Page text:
A few of our favorite models include a "butt" — extra metal at the end so you'll have a blunter, larger surface to hammer at. We've even used Grigris and rocks in tandem with nut tools to retrieve particularly stubborn pieces.
The subtle, sweet science of removing stuck cams comes from years of experience with different brands of cams on different types of rock. A savvy climber can free seemingly irretrievable cams just by wiggling them just the right way, but sometimes it can't be done without a trusty nut tool. All the nut tools we reviewed share a similar shape — a flat 8-inch stick with a hook at the end — that facilitates hooking a cams trigger bar, or even a hole in one of the cam's lobes. Generally, a longer nut tool is better for cleaning cams that walk deep into cracks. Some folks who see retrieving stuck gear as a sport in itself are known to carry two nut tools and some coat hangers to reach deep into cracks, hook the triggers and retrieve long-abandoned gear.
Occasionally, a little aggression is necessary to unstick your valuable camming units, and you'll need to give that cam a big bashing. Nut tools that are strong (heavier) and have a wide end for hitting comfortably with your palm are crucial for bumping a cam in a slightly wider section of crack for removal. This is easier to do in sandstone and may be impossible in granite. Be careful and use discretion. Routes on soft sandstone like the classics found in Zion National park have suffered significant damage over the years from aiding and falling on cams.
Ease of Handling
The best nut tool is the one that sits on your gear loop while you pretty much forget that it's there. You can detach it from your harness easily, free a stuck nut with one gentle poke and carry on with grace and style. In reality, nut tools can get caught on rocks and slings due to their hook shape. Take a weird fall, and the pointy end of a nut tool can stab you in the leg, believe us, we've seen it. Length, shape, and ergonomics all play into the user experience. If light and fast is your MO and you have no ambitions to become a "booty master" who climbs on nothing but the cams and nuts you retrieved, get a lightweight nut tool with its own built-in clip-in point. It will be sufficient for occasionally hammering out nuts and as an impromptu fork.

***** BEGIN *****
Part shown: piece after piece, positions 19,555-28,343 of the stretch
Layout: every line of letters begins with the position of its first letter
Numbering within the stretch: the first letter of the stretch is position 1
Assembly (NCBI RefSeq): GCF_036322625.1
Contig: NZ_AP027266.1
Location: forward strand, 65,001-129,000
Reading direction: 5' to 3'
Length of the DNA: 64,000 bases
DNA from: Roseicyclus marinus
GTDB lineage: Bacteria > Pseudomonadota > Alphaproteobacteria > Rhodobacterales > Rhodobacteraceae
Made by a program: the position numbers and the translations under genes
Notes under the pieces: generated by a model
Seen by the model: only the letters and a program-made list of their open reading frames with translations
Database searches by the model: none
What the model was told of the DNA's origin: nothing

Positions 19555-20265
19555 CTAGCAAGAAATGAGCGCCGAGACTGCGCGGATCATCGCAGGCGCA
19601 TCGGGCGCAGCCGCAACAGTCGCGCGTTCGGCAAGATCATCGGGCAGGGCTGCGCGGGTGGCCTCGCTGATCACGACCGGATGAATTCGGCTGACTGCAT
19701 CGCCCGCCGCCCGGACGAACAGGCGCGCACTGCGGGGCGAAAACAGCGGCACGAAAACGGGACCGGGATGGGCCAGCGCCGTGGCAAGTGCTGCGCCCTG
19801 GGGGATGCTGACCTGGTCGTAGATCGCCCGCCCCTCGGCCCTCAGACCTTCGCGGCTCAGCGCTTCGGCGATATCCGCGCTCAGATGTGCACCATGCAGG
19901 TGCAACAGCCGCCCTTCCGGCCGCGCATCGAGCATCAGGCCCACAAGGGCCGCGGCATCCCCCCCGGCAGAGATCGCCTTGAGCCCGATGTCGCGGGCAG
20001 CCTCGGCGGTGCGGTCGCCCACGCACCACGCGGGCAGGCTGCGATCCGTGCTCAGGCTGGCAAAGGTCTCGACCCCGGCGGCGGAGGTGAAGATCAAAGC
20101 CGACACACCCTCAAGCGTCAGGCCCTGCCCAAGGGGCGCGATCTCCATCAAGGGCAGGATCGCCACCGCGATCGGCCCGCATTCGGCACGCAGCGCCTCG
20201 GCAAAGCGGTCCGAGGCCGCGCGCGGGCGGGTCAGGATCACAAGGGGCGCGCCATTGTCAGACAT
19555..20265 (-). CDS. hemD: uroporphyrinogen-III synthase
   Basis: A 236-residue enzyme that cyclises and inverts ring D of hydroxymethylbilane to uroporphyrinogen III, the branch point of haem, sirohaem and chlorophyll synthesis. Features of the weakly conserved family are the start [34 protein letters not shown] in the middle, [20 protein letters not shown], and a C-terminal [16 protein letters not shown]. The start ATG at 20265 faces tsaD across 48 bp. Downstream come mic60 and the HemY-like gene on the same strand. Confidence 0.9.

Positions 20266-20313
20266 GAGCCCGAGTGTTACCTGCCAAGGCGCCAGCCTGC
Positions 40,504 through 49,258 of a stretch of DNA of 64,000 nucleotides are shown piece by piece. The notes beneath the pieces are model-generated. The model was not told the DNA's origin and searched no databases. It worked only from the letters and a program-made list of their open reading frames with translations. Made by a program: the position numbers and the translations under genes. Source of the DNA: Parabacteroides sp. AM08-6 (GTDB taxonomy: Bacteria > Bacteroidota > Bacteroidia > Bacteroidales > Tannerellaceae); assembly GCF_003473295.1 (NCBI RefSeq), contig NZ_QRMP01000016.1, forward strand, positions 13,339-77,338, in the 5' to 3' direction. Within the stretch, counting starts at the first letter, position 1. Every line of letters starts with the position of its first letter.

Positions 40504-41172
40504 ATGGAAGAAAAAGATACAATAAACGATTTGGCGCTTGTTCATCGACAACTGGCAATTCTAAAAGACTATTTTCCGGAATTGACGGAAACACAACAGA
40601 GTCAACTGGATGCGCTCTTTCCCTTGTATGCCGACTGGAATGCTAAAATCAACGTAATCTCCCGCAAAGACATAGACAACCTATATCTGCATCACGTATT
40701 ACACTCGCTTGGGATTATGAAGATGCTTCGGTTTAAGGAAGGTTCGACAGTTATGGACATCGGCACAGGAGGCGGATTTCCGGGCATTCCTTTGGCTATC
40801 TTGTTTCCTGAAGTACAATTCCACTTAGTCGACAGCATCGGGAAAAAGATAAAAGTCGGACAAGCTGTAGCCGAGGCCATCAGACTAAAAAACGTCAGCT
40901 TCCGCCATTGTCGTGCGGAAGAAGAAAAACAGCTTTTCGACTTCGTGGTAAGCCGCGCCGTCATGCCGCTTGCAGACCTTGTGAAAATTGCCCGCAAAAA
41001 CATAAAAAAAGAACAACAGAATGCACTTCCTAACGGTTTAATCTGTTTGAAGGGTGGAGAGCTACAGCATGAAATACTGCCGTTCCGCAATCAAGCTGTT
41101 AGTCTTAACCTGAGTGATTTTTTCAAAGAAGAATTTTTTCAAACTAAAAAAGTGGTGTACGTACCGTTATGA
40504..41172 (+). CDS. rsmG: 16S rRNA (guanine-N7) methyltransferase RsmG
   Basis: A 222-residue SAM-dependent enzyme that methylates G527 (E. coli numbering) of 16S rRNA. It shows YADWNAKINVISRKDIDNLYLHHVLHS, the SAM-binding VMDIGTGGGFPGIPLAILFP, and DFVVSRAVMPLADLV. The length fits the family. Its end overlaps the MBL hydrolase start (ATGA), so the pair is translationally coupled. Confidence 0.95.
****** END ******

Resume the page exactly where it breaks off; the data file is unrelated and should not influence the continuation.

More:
Aid climbers are generally harder on their equipment — especially nut tools since every nut placement gets weighted and might need a little extra love for removal. The nut tool becomes a swiss army knife on a big wall, serving as a pry bar, a hook for direct aid, a gardening tool, a splint, a utensil, or a cheater stick. For big walls and big adventures, you may want a nut tool with some added value. The Metolius Torque has holes for tightening bolts of three different sizes.
As mentioned previously, the Wild Country Pro Key features a keeper cord. This feature is reassuring for folks with butterfingers, though other testers worried about it becoming tangled in other carabiners racked on their harness and said they'd never climb with a "dork cord" dangling off their harness all the time. Overall, our testers preferred to climb without the keeper cord. Climbing in granite areas involves squeezing and squirming up offwidths and tight chimneys, and you don't want a cord hanging off you that can get tangled and clipped to
You're going to beat the hell out of your nuts if you are consistently trad climbing, even more so if you're new to the game. Initially, you'll be getting pieces stuck more often. Most of the tools we compared are very durable and ready to get wailed on with rocks, Grigris, or whatever you can find, but the lighter models felt like they could break or bend. For aid climbing, we suggest a tougher, heavier nut tool.
Light is right in the mountains, and if big miles and easy alpine are your jam, a featherweight tool will shave precious ounces off your kit. Just remember you'll be sacrificing durability. Here is another place where the weight savings of the nut/tool knife combo can come in handy for replacing raggedy old tat or (heaven forbid) cutting stuck or core shot ropes.
A Few Things to Supplement Your Nut Tool
Nut tools can be used for a myriad of improvised implements, but if you swaddle it in a little duct tape, your nut tool can go even farther. Tape it to a nut and slot a critical out-of-reach placement. Aid climbers wear fingerless gloves that provide a little extra palm padding. The comfort goes a long way on big wall climbs where you may be cleaning hundreds of placements.